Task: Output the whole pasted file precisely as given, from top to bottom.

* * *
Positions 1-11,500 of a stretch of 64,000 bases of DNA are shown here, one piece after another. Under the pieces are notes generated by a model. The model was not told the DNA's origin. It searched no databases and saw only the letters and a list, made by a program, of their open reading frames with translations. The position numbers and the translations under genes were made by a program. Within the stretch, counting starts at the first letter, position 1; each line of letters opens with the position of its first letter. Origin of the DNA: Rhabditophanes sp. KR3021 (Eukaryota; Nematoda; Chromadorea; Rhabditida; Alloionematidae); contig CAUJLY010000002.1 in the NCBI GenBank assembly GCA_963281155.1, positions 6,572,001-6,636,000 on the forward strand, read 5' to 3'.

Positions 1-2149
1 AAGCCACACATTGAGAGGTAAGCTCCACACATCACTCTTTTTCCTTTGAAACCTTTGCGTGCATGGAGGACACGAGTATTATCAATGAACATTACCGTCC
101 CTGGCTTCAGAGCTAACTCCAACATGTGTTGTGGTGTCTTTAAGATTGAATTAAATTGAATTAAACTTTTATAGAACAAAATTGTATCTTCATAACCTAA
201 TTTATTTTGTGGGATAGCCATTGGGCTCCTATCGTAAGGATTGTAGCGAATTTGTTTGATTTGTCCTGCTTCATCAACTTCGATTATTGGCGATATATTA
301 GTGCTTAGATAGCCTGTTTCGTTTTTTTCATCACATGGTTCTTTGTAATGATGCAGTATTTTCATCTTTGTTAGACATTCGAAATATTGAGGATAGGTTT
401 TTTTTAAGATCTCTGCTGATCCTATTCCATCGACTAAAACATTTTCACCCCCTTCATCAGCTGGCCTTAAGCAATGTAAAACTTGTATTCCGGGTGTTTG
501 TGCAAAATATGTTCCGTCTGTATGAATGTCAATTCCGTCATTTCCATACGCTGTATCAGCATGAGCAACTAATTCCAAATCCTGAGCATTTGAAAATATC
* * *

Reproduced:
Positions 1-11,500 of a stretch of 64,000 bases of DNA are shown here, one piece after another. Under the pieces are notes generated by a model. The model was not told the DNA's origin. It searched no databases and saw only the letters and a list, made by a program, of their open reading frames with translations. The position numbers and the translations under genes were made by a program. Within the stretch, counting starts at the first letter, position 1; each line of letters opens with the position of its first letter. Origin of the DNA: Rhabditophanes sp. KR3021 (Eukaryota; Nematoda; Chromadorea; Rhabditida; Alloionematidae); contig CAUJLY010000002.1 in the NCBI GenBank assembly GCA_963281155.1, positions 6,572,001-6,636,000 on the forward strand, read 5' to 3'.

Positions 1-2149
1 AAGCCACACATTGAGAGGTAAGCTCCACACATCACTCTTTTTCCTTTGAAACCTTTGCGTGCATGGAGGACACGAGTATTATCAATGAACATTACCGTCC
101 CTGGCTTCAGAGCTAACTCCAACATGTGTTGTGGTGTCTTTAAGATTGAATTAAATTGAATTAAACTTTTATAGAACAAAATTGTATCTTCATAACCTAA
201 TTTATTTTGTGGGATAGCCATTGGGCTCCTATCGTAAGGATTGTAGCGAATTTGTTTGATTTGTCCTGCTTCATCAACTTCGATTATTGGCGATATATTA
301 GTGCTTAGATAGCCTGTTTCGTTTTTTTCATCACATGGTTCTTTGTAATGATGCAGTATTTTCATCTTTGTTAGACATTCGAAATATTGAGGATAGGTTT
401 TTTTTAAGATCTCTGCTGATCCTATTCCATCGACTAAAACATTTTCACCCCCTTCATCAGCTGGCCTTAAGCAATGTAAAACTTGTATTCCGGGTGTTTG
501 TGCAAAATATGTTCCGTCTGTATGAATGTCAATTCCGTCATTTCCATACGCTGTATCAGCATGAGCAACTAATTCCAAATCCTGAGCATTTGAAAATATC